Some Police Cut Vehicle Patrols To Save On Gas Costs


Rising gas prices are prompting some police departments to curb their cruisers and walk the beat instead, says USA Today. Such changes shrink coverage areas and increase emergency response times. Others are cutting back on a popular program that allows officers to take their vehicles home to boost police presence in neighborhoods. “The unintended consequence of some fuel-saving solutions could be a reduction in police services,” said Justice Department policy analysts Karl Bickel and Deborah Spence. Jim Pasco, director of the Fraternal Order of Police, the nation’s largest police officer organization, says, “Before you make any of these changes, there is good reason to think about what money might be saved versus what you could be sacrificing in (crime) deterrence and response.”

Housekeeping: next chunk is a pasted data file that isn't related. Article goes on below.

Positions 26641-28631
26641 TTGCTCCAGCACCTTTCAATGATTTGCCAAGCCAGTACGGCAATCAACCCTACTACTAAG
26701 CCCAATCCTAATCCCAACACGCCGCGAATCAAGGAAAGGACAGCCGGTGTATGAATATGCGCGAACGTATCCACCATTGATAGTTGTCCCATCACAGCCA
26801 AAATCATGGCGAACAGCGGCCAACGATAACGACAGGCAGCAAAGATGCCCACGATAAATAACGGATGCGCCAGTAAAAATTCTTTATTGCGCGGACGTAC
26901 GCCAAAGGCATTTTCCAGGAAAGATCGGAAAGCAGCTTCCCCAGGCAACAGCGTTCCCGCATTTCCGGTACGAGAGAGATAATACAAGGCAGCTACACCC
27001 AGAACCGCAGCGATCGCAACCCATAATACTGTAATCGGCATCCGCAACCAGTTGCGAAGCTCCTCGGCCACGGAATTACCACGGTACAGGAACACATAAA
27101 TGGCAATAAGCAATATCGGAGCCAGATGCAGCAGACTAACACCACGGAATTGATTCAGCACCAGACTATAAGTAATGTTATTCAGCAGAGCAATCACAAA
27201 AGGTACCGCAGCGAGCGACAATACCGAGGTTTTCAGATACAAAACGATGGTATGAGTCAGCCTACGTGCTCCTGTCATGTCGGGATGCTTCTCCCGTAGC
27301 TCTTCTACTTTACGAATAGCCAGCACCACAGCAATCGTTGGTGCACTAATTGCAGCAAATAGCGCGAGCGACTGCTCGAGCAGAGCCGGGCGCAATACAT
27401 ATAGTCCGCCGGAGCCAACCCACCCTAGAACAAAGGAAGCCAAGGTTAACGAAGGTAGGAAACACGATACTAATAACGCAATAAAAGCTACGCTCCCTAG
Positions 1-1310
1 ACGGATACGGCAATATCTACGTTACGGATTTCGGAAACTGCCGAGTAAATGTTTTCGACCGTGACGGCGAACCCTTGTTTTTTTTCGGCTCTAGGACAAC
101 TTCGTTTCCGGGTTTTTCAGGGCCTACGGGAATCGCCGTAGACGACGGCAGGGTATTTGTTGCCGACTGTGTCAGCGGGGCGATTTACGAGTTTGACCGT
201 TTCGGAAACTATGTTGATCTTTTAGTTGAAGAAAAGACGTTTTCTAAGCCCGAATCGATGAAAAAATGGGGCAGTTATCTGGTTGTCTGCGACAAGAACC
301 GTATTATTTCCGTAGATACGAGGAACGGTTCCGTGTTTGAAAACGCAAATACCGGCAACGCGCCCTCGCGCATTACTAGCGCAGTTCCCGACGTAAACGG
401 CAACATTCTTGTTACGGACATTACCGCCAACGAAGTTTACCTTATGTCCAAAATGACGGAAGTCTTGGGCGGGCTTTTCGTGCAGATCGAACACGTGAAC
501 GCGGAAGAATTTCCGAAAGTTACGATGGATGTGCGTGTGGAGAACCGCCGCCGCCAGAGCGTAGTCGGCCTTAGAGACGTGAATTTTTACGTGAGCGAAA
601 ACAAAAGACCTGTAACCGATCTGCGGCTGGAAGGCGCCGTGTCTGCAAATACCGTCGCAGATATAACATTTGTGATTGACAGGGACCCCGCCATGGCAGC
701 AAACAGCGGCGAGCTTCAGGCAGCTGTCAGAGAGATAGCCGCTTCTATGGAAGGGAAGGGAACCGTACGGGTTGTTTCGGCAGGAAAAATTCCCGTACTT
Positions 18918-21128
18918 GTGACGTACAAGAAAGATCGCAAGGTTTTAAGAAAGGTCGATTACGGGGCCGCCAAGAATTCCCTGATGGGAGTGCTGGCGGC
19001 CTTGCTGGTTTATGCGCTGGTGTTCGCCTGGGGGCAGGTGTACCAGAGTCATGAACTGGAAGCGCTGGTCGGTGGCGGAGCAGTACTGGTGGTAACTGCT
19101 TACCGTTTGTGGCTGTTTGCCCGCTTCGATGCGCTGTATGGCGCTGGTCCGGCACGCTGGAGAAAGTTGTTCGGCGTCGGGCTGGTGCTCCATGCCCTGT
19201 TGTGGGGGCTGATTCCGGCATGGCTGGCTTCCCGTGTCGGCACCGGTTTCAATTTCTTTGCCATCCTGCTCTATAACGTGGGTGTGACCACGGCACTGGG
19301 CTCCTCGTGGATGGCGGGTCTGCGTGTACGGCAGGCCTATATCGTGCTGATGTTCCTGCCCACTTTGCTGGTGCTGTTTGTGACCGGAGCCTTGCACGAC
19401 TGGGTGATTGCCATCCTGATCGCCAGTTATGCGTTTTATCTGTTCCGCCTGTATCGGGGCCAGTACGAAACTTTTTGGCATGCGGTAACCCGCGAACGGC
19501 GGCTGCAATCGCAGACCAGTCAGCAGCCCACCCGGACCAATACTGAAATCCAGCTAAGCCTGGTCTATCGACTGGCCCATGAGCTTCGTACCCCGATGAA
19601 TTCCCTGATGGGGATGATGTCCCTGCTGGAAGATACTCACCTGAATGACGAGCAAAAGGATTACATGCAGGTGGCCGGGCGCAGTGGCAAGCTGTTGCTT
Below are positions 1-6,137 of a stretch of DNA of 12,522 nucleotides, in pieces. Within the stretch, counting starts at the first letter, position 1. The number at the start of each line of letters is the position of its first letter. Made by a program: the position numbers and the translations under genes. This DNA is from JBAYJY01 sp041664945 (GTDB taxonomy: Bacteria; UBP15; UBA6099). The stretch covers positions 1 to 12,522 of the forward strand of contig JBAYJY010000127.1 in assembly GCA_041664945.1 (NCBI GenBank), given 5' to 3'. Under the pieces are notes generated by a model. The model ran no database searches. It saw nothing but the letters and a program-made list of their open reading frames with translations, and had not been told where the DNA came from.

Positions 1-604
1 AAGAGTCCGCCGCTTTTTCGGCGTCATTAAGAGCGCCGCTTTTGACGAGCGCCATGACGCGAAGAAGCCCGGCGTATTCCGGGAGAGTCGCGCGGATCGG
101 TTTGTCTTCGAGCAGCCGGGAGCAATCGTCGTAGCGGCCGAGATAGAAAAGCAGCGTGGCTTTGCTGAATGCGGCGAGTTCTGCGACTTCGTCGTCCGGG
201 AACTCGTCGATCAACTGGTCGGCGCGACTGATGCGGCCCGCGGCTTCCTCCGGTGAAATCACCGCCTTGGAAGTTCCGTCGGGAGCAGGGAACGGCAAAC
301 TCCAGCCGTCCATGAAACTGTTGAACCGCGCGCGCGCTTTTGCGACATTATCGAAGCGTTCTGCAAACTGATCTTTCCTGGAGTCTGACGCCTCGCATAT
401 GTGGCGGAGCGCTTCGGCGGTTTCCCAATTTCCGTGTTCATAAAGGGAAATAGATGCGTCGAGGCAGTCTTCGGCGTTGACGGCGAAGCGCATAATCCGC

Officials from at least 30 law enforcement agencies met with U.S. Rep. Kevin Brady (R-TX) to say rising fuel costs could compromise public safety. Brady says some departments are cutting patrols by using two officers per car instead one. Chuck Wexler, executive director of the Police Executive Research Forum, a national advocacy group, says that “cities are having to eat this gas expense just when calls (for service) generally begin to rise in the summer.”


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